It is a privilege and a responsibility to be a part of someone’s addiction recovery. Most substance abuse treatment providers take this responsibility seriously and are dedicated to the recovery of their patients and their patients’ families. Unfortunately, there is a sector of treatment providers whose quest for profits outweighs the trust of people and families in crisis.
How Does Patient Brokering Work?
Patient brokering is an unethical practice that preys on people who need addiction treatment. Patient brokers appear to want to get their targets the help they need, but their actions can be harmful to people who get caught as pawns in this scheme.
Patient brokering trades a client to a treatment program in return for money, perks or other compensation from that treatment center. In some cases, a broker will contact a treatment program or sober home with a prospective client and solicit a kickback or commission or charge a fee in exchange for the client’s information.
Patient brokers may offer to pay travel expenses to get potential clients to the treatment center. They may even infiltrate treatment programs and provide drugs or cash to other clients to buy drugs, triggering a relapse that starts the treatment cycle over again.
Another example is a program or sober home recruiting individuals, their own patients, or other programs to send them patients in return for a kickback or fee. No matter who participates in this type of transaction, it’s illegal and it is also a form of human trafficking.
People who have insurance that covers drug and alcohol abuse treatment are the primary targets of patient brokering. Unethical treatment centers are willing to pay patient brokers because a single client with good insurance can be worth tens of thousands of dollars in insurance claims.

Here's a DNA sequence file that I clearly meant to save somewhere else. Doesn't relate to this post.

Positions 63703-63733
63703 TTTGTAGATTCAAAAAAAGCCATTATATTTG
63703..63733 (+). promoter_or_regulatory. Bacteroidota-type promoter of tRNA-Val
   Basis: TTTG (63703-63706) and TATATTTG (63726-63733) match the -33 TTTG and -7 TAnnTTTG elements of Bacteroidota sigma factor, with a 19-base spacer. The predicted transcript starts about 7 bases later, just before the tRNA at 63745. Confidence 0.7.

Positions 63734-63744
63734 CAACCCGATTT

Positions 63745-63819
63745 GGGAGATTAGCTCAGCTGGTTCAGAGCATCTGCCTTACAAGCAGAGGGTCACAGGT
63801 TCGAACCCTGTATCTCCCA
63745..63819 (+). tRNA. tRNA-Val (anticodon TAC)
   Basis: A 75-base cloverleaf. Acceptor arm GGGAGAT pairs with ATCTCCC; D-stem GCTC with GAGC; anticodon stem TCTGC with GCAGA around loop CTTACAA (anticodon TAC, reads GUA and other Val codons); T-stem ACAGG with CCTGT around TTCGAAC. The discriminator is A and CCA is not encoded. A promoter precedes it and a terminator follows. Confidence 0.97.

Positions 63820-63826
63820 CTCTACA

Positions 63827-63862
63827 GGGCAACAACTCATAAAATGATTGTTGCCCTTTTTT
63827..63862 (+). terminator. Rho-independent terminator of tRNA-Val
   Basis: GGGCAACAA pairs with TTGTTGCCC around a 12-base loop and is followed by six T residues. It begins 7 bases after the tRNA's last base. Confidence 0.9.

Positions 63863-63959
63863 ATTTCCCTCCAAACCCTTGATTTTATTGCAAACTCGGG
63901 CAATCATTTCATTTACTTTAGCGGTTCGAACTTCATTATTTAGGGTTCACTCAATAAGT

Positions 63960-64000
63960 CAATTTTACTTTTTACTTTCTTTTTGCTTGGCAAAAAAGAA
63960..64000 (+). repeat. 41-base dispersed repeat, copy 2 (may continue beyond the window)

The Affordable Care Act mandates the inclusion of addiction treatment and mental healthcare coverage in insurance plans. Since the Affordable Care Act was implemented in 2010, patient brokering has spread across the U.S., because more people have insurance coverage for substance abuse treatment than ever before.
Substance abuse treatment spending is expected to rise from $24 billion in 2009 to $42 billion in 2020. Treatment providers are competing in a highly lucrative market where there are billions of dollars to be made. While reputable treatment centers emphasize the quality of their treatment and success stories to attract patients, some use underhanded tactics such as patient brokering to pad their profits.
How Can You Avoid Patient Brokering?
Be wary of settings where patient brokers like to find targets. These brokers troll AA meetings, detox and rehab facilities as well as locations where drug use is known to take place.
A reputable treatment center will make sure the individual is a good fit for their program. This means an initial screening and comprehensive assessment will be performed before admission to the program. Also, depending on the type of program, the essential standards of addiction treatment should be available such as withdrawal management, treatment planning and management, treatment transitions, and comprehensive aftercare.